By Julie Nelson
Last month, Professor Carol Campbell (University of Toronto and Knowledge Network for Applied Educational Research) and I co-hosted a round-table discussion at the International Congress for School Improvement and Effectiveness, and simultaneously issued a call for papers for a special issue of Educational Research on evidence-informed practice (EiP) in education. We were joined by researchers, policymakers and teaching professionals from many countries.
The discussion provided an opportunity to discuss the issues planned for coverage in the journal.
At one level, the discussion didn’t present many surprises (EiP is challenging, there are structural and cultural barriers, different people understand it in different ways, and so on). But at another, it generated some fresh perspectives that we will draw on as we edit the journal.
1. What is EiP?
We anticipated that the discussion might focus on issues of research production, application and use. In the event, the discussion took a different turn:
Performance data and professional judgement
Performance data was judged as the main source of evidence for most schools. But as one participant noted: ‘data alone should never be used to make decisions. Professional judgement should use data to make decisions’. This reinforced a model I presented in a recent blog post, where EiP represents the intersection of performance data, professional judgement and research evidence. I still believe that research evidence is an overlooked piece of that jigsaw though!
Values and attributes
The group also viewed EiP as a way of thinking, incorporating willingness to challenge existing practices, and being reflective – prepared to utilise externally and internally-generated sources to disrupt pre-held beliefs. Coupled with this, teachers need to be critical consumers of evidence – not unquestioning users. It seems to me that insufficient attention is given to the issue of teacher values and attributes. In England, the Professional standards for teachers and trainers of post-16 learning see these as equal in importance with knowledge and skills. In many respects, this thinking is more advanced than in the mainstream education sector.
2. What does EiP ‘look like’?
The group focused on preconditions for evidence engagement rather than on particular models of EiP, and particularly on the issue of trust:
- system trust – space for school leaders to lead schools according to professional expertise without fear of reprisal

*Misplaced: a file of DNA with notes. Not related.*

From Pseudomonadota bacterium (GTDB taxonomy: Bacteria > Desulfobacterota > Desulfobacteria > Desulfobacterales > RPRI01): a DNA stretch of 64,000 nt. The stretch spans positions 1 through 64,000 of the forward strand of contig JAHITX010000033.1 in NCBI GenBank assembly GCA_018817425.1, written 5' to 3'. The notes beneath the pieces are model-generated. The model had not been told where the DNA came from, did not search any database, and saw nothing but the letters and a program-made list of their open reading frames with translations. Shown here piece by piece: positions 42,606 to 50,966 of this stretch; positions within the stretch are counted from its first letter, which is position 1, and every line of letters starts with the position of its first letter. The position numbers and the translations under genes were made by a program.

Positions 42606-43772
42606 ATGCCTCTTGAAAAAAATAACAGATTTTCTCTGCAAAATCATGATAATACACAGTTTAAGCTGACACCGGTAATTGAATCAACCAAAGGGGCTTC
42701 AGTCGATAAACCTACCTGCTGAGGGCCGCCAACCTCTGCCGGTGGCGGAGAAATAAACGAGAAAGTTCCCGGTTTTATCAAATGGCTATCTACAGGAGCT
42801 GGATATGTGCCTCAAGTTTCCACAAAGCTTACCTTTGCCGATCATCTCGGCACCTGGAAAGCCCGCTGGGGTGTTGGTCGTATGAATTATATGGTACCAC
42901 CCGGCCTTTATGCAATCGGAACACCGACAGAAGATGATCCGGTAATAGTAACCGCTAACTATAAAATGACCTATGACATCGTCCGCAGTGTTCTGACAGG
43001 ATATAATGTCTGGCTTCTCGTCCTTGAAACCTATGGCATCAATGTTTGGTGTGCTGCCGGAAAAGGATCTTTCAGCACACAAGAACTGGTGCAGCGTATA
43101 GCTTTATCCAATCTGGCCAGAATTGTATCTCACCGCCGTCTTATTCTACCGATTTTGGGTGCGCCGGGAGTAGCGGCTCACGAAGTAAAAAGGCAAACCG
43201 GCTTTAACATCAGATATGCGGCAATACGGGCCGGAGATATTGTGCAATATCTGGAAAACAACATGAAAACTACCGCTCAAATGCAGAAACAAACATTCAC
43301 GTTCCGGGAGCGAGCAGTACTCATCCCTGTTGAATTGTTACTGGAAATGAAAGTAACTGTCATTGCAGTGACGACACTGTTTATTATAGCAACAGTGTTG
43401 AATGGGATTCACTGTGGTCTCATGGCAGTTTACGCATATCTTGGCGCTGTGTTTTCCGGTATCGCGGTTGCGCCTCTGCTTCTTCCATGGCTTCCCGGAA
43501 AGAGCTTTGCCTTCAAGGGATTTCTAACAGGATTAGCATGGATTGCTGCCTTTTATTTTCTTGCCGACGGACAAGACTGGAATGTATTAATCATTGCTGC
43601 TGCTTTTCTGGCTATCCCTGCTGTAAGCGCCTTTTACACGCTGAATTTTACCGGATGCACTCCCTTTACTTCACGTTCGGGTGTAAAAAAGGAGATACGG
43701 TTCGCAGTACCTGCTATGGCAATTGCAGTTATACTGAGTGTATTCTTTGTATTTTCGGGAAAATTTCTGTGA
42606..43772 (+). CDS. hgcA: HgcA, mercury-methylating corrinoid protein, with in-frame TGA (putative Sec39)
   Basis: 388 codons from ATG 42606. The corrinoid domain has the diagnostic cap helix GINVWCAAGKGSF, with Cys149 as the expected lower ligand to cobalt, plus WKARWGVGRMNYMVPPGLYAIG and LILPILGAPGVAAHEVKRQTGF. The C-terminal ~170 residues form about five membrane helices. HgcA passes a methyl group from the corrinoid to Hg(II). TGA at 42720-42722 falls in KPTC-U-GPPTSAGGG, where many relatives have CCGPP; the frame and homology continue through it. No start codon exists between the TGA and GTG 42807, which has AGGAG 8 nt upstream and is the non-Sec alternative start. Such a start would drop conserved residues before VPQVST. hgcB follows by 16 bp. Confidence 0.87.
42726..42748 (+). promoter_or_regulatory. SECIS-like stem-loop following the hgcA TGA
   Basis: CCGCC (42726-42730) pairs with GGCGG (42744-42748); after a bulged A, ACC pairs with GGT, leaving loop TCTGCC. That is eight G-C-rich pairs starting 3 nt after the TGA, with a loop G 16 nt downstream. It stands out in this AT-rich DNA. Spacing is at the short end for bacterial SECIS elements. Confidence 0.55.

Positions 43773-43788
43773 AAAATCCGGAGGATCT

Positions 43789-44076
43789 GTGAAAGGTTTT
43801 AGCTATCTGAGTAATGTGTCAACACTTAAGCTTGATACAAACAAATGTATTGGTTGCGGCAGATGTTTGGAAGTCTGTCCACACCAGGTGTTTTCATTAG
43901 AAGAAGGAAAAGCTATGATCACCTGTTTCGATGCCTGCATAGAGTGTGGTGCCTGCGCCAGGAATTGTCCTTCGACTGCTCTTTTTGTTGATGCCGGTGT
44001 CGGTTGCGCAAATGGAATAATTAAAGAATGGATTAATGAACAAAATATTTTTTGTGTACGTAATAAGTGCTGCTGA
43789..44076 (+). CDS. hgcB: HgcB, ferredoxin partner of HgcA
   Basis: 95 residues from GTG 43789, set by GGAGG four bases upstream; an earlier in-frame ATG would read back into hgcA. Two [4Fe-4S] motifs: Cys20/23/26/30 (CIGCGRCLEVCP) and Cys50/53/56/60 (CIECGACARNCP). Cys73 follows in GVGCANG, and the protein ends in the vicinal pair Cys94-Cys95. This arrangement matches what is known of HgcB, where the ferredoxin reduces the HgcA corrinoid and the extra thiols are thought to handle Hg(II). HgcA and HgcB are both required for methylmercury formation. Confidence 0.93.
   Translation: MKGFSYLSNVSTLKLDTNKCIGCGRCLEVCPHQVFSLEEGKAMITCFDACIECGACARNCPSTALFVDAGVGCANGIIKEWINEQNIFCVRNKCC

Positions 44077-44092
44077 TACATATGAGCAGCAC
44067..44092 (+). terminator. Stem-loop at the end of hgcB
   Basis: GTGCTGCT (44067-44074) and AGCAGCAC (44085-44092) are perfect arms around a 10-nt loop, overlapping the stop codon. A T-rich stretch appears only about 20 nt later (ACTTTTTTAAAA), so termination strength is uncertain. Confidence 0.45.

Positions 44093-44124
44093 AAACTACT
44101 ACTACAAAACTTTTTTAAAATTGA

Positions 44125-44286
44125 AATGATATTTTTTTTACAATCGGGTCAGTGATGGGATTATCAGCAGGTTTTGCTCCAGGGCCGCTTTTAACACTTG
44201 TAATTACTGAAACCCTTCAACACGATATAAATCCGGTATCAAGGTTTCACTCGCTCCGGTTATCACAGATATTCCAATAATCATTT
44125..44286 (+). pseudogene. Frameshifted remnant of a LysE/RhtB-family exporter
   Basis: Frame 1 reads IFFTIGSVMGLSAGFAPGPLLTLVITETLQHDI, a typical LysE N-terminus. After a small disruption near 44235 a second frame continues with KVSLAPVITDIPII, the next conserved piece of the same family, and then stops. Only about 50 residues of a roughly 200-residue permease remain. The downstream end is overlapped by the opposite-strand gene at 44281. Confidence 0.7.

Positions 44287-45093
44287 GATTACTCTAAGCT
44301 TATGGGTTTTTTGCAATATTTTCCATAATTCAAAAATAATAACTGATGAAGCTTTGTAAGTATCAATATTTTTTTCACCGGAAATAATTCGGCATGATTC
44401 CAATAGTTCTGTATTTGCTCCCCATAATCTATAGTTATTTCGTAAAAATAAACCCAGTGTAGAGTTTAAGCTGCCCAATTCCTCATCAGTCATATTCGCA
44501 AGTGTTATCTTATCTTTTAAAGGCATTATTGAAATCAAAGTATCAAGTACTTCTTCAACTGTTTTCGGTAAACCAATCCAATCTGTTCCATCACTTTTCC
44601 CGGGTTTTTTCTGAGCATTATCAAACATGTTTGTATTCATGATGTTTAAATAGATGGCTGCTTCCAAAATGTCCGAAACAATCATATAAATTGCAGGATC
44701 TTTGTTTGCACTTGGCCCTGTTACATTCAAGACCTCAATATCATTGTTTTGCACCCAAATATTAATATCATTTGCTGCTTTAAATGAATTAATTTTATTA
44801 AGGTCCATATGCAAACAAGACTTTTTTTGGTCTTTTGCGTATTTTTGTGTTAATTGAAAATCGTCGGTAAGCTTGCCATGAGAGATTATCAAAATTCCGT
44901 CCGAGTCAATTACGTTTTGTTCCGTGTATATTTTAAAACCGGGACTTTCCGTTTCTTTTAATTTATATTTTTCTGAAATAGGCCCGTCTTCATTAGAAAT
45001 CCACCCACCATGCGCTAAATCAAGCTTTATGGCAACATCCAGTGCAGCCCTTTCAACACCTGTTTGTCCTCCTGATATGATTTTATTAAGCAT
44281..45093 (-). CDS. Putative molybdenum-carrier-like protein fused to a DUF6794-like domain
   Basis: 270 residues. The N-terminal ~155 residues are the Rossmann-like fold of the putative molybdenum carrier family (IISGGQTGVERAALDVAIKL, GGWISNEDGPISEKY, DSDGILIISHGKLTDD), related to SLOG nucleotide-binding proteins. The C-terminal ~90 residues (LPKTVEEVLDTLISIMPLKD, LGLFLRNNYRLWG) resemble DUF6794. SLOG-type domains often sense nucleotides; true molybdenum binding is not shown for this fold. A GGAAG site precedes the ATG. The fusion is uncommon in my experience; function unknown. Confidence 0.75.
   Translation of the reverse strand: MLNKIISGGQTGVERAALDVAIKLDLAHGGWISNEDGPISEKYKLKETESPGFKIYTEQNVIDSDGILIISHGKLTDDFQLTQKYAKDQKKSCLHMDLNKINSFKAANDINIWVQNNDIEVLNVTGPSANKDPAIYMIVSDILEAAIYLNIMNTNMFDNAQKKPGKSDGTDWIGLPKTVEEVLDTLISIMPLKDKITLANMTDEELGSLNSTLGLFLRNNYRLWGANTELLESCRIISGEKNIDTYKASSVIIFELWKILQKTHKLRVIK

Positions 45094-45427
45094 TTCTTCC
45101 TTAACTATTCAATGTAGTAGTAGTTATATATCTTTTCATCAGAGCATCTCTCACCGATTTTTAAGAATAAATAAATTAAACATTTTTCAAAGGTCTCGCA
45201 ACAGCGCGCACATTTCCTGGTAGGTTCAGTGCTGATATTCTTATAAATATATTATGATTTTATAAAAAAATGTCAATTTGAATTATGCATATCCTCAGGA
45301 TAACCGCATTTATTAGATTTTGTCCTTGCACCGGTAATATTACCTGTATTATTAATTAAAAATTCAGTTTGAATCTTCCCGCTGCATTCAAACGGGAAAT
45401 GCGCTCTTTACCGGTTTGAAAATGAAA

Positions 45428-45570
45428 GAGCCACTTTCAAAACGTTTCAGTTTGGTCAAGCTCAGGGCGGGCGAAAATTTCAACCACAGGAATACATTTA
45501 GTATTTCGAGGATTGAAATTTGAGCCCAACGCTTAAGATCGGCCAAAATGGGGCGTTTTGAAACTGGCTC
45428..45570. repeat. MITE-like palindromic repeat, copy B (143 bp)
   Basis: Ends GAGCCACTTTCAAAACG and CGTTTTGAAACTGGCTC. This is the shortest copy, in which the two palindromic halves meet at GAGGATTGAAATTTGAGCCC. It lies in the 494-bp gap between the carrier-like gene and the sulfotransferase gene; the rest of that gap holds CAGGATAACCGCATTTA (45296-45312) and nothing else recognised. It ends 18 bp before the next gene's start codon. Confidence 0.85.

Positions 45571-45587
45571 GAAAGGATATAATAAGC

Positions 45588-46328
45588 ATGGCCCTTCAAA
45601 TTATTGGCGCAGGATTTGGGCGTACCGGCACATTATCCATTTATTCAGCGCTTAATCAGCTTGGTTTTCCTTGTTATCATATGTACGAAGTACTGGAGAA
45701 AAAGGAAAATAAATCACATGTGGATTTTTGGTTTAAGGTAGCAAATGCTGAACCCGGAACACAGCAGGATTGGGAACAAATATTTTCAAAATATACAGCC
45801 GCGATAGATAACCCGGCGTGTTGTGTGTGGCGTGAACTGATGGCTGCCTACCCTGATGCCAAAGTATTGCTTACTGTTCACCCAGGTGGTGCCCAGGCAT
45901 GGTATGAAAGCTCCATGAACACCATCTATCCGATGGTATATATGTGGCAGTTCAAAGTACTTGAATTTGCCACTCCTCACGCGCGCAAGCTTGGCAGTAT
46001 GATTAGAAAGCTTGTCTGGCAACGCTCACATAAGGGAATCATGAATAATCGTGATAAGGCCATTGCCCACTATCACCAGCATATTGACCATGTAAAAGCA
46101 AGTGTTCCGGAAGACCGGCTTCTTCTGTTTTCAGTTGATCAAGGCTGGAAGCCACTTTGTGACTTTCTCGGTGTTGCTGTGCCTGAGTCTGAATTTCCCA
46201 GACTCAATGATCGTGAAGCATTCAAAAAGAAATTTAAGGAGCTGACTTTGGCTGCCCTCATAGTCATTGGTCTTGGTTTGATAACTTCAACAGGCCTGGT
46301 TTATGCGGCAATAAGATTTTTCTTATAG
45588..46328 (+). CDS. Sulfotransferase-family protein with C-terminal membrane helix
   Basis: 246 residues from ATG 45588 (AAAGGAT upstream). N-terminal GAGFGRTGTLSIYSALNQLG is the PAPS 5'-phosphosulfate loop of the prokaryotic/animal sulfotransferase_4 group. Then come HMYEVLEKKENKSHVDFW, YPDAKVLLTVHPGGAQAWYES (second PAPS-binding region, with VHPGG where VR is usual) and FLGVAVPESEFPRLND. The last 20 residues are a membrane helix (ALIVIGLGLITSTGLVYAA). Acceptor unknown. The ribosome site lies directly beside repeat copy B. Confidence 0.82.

- institutional trust – leaders allowing teachers to experiment, innovate, and learn from different sources in a non-judgemental environment, and modelling behaviours
- inter-personal trust – space for teachers to learn from each other, and others outside of schools, through peer learning and collaboration.
It is interesting that preconditions emerged as a strong group response to this question. The Coalition for Evidence-based Education is currently developing ‘research readiness’ guidance for schools in England. Similarly, NFER’s Self-Review Tool helps schools to review their research readiness in relation to issues like leadership, resources and collaboration. These preconditions are often overlooked in discussions about EiP, but without them, arguably it is unlikely to flourish.
3. What enables and hinders knowledge mobilisation?
The term ‘knowledge mobilisation’ recognises that there is a bridge to cross between the worlds of research and practice. In education (where there are few formal structures supporting connection between the two), we need to think creatively about how to bridge the gap.
What types of evidence are needed (what traffic should pass over the bridge)?
Contributors queried how often researchers ask schools what evidence they need? In a previous NFER Thinks piece, a colleague and I discussed systemic challenges around achieving better alignment between research and practice. There is still a way to go.
Who should produce the evidence (should the traffic be single lane or two-way)?
Ideally we need ‘practice into research’ and ‘research into practice’. Research should support the scale-up of teacher innovations as well as generating information for schools on what works.
What are the best ways of exchanging evidence (which vehicles do the best job)?
Some contributors were involved in strategies exploring how to embed research evidence. Right now we don’t know which work best, but the evidence base is growing. A recent NFER review found that socially interactive approaches may be more effective than passive dissemination approaches.
A key learning point for me was that evidence is only as useful as its application. But there is no point ‘telling teachers what to do’. Teachers need to believe in and own the knowledge if they are to utilise it.
Our expert discussant, Professor Louise Stoll, suggested an alternative way of thinking about utilisation: ‘accommodation’. This allows for professional judgement and knowledge of context. She also used the term ‘knowledge animation’ rather than ‘knowledge mobilisation’. This implies that someone, somewhere (hopefully the teacher) owns the evidence and is bringing it to life!
Our special issue of Educational Research is live and we are inviting articles on many of these themes. If you are interested, please take a look at the call for papers or contact us at firstname.lastname@example.org. The deadline for submissions is 1 July 2016.
We look forward to hearing from you!